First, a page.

Captioning Text


There appears to be two primary schemes for binding closed captioned text with video files. One from the W3C is Synchronized Multimedia Integration Language (or SMIL) is an XML format and is used by many media players. The other is Microsoft’s Synchronized Accessible Media Interchange (or SAMI), a pseudo-HTML format that is only read by Windows Media player.

To make matters more complicated, a whole set of different schemes are used for DVDs. (On VHS recordings, closed caption text was encoded in one of the non-visible lines that make up the video signal. Since the DVD format only included visible lines, other schemes were required.) The most popular seems to be the Scenarist Closed Caption (SCC) format. This is a binary file that exists on the DVD along side the video files.

Resources Consulted

Arms, C. R., & Fleischhauer, C. Sustainability of Digital Formats: Planning for Library of Congress Collections. National Digital Information Infrastructure and Preservation Program. Retrieved April 8, 2008, from http://www.digitalpreservation.gov/formats/.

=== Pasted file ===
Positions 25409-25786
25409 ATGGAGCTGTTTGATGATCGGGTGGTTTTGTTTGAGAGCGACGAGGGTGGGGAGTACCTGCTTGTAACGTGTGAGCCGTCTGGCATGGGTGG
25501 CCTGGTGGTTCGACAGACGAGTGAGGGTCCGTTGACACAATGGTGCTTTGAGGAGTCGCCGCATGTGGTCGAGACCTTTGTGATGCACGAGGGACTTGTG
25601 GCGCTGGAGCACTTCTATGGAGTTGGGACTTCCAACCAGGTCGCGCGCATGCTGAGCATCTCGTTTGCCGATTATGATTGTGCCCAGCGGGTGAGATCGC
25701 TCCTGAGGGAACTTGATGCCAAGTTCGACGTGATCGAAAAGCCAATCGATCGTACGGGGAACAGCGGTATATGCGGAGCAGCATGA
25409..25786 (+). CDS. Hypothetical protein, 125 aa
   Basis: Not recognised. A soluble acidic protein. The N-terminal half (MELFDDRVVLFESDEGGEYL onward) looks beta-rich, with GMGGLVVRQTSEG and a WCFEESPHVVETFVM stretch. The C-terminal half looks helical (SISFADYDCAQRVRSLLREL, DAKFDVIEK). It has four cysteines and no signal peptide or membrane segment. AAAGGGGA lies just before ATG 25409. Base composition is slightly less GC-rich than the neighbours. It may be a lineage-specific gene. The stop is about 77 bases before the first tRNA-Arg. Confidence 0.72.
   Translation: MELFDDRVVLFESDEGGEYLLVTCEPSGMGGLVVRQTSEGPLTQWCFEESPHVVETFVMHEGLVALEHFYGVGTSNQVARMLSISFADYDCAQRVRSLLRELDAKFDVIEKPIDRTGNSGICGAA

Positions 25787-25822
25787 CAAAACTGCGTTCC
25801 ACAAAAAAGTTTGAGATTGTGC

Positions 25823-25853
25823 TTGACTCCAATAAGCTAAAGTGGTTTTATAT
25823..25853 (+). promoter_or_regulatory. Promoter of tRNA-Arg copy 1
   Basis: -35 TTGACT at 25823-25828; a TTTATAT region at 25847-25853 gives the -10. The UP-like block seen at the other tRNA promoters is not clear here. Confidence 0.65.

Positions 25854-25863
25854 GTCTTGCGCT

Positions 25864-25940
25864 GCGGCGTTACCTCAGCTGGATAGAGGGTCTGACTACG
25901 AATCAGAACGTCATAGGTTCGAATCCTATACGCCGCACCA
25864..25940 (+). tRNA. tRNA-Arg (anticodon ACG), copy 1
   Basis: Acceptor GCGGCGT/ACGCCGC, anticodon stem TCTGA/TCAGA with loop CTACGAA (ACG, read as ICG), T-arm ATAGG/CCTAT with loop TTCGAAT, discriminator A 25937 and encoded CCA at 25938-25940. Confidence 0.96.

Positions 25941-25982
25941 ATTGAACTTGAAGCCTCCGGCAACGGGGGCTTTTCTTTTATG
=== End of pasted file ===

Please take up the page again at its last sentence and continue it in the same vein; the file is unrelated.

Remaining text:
Audio/Video Capture and Management. (2002).In NINCH Guide to Good Practice (1st). Retrieved April 8, 2008, from http://www.nyu.edu/its/humanities/ninchguide/VII/.

Guideline H: Provide access to multimedia presentations for users with sensory disabilities. Accessible Digital Media: Design Guidelines for Electronic Publications, Multimedia and the Web. Retrieved 14-Apr-2008 from http://ncam.wgbh.org/publications/adm/guideline_h.html.